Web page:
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It took a while but Saudi Arabia this week finally spoke out about the latest situation in Yemen just south of its border, condemning the Houthi takeover of the capital and the government as a coup against legitimacy and a serious threat to the Yemeni nation’s and the region’s security.
Riyadh had been conspicuous by its silence about the fast-moving developments that have seen the Shi’a Houthis overrun large swaths of Yemen.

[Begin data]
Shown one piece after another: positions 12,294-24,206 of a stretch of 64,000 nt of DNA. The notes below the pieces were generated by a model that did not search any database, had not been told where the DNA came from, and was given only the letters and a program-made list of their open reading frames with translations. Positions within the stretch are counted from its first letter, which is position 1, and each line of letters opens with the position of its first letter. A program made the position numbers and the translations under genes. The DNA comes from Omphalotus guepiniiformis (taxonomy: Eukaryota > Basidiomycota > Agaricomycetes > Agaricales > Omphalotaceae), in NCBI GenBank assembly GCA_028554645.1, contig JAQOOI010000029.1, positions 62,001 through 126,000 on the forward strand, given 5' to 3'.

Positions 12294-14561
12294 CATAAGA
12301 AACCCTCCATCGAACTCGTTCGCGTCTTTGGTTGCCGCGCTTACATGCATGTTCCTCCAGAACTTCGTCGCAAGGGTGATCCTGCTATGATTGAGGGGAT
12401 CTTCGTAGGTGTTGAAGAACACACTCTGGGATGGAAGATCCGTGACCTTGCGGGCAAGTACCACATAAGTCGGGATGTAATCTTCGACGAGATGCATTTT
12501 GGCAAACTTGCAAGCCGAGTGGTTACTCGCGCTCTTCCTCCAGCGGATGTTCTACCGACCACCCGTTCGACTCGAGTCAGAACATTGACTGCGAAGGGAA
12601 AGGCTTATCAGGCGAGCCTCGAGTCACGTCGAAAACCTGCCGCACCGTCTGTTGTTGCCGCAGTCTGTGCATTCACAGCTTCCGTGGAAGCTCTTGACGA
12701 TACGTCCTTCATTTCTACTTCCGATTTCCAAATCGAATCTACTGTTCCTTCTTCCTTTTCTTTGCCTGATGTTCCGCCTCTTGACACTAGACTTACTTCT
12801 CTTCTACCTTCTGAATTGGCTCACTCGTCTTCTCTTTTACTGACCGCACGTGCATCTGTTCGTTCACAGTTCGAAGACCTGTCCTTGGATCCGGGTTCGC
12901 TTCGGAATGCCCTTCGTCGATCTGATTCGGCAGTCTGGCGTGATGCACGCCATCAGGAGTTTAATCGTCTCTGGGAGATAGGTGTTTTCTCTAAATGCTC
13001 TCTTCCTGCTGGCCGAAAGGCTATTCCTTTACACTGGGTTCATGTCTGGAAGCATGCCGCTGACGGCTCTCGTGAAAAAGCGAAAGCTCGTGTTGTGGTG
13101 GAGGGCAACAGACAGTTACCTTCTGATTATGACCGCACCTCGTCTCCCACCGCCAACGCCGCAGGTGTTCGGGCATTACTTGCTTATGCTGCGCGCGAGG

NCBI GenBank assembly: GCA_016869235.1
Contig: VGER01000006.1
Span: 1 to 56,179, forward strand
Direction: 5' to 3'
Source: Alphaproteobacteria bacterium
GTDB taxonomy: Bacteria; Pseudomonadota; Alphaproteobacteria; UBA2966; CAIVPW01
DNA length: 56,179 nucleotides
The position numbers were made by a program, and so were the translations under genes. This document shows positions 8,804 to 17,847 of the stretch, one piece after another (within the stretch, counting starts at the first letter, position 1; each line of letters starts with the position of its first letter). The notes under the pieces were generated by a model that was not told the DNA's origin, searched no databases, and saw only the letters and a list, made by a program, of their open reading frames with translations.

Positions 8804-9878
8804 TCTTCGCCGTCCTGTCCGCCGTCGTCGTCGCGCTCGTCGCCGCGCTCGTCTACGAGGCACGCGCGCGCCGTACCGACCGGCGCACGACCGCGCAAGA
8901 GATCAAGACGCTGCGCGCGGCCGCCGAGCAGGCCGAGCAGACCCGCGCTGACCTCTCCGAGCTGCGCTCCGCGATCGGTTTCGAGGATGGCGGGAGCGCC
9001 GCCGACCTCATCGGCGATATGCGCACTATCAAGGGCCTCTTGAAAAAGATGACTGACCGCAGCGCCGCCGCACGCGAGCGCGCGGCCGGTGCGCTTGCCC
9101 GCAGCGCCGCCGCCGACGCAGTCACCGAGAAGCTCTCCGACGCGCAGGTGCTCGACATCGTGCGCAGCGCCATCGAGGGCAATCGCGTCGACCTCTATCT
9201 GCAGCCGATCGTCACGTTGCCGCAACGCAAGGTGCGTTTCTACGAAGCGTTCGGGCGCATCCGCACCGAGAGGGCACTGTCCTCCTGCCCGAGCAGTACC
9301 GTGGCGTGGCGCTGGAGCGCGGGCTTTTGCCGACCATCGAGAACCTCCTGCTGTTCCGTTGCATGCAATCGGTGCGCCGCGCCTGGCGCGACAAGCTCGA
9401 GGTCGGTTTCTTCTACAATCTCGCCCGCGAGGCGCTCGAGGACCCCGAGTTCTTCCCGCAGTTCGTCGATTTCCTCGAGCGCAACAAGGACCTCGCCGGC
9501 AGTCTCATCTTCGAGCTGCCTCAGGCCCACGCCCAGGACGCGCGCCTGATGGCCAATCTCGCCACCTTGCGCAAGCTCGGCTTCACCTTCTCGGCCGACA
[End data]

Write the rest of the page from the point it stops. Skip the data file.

Yemen has always been Saudi Arabia’s soft underbelly, a nation that has been divided, reunited and is, in the words of the UN envoy on 12 February, again on the verge of civil war. There have been few instances in recent history when Saudi Arabia has not been involved in one way or another in Yemen’s affairs, which makes its recent absence from the scene puzzling. This can partly but not fully be explained by Riyadh’s pre-occupation with more serious threats from Islamic State (IS) in Iraq, the civil war in Syria and the death of King ‘Abd Allah last month. It leaves open the question of why it has become less concerned with the security threat from Al-Qa’ida in the Arabian Peninsula (AQAP), the Yemen-based al-Qa’ida franchise that poses a perennial threat to the oil-rich kingdom’s stability to say nothing of the Houthis, who Saudi Arabia says are backed by its regional foe Iran. True that Saudi Arabia has enhanced its border defenses in the north and the south to ward off the dual threats, but it has remained politically detached as the chaos in Yemen unfolded. It has instead left it to the Gulf Cooperation Council (GCC) to do the talking on Yemen.
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